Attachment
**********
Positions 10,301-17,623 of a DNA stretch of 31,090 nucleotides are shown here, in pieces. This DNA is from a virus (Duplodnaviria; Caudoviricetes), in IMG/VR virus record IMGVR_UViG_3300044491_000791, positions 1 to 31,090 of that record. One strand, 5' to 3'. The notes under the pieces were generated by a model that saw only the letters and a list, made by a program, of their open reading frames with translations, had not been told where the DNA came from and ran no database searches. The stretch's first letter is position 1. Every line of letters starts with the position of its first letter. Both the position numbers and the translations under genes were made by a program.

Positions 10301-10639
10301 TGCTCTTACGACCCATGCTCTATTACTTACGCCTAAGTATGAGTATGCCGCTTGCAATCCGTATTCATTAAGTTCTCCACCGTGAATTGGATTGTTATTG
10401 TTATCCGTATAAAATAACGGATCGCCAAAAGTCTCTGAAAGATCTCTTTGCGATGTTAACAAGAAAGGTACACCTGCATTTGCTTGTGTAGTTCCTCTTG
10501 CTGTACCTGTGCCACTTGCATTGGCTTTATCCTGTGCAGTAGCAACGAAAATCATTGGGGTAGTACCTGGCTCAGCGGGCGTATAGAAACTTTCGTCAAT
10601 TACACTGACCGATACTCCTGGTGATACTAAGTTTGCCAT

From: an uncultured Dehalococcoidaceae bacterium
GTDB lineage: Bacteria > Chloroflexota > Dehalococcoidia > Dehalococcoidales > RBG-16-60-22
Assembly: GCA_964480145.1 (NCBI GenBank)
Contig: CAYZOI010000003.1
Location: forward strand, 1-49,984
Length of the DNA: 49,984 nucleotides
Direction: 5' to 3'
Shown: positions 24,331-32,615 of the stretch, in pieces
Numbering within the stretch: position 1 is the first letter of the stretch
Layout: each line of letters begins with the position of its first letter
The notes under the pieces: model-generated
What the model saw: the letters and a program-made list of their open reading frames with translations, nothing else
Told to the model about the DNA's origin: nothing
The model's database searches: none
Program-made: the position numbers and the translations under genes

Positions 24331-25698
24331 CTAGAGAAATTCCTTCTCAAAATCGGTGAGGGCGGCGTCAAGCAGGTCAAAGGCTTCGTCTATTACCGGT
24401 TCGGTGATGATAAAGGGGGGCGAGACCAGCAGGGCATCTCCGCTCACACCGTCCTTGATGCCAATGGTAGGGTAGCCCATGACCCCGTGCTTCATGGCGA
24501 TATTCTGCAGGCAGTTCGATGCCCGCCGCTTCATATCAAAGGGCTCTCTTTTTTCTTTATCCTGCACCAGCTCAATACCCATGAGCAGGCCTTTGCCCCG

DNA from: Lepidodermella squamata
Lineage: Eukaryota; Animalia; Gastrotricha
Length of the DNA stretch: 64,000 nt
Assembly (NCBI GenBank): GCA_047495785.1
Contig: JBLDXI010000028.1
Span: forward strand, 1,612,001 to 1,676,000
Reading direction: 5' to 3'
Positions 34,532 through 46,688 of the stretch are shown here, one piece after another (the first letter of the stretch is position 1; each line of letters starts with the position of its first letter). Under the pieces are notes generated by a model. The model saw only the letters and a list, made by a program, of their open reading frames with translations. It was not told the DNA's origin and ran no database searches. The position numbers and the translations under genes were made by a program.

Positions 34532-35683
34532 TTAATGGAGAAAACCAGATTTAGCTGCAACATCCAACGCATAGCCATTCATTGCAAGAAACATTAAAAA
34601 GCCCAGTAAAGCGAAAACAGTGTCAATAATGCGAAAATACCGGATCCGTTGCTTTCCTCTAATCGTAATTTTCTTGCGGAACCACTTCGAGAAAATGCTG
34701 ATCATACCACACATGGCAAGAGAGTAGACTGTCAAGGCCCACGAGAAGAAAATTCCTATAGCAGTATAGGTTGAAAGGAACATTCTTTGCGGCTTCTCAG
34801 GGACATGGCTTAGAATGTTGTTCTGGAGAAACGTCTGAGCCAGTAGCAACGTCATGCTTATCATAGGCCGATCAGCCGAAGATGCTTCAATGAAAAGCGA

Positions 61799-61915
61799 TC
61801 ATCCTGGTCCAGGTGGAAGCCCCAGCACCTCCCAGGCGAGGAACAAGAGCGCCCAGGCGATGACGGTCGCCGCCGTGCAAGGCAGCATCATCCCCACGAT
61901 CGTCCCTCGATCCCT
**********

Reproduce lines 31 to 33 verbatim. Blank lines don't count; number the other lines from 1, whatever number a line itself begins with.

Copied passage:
Span: forward strand, 1,612,001 to 1,676,000
Reading direction: 5' to 3'
Positions 34,532 through 46,688 of the stretch are shown here, one piece after another (the first letter of the stretch is position 1; each line of letters starts with the position of its first letter). Under the pieces are notes generated by a model. The model saw only the letters and a list, made by a program, of their open reading frames with translations. It was not told the DNA's origin and ran no database searches. The position numbers and the translations under genes were made by a program.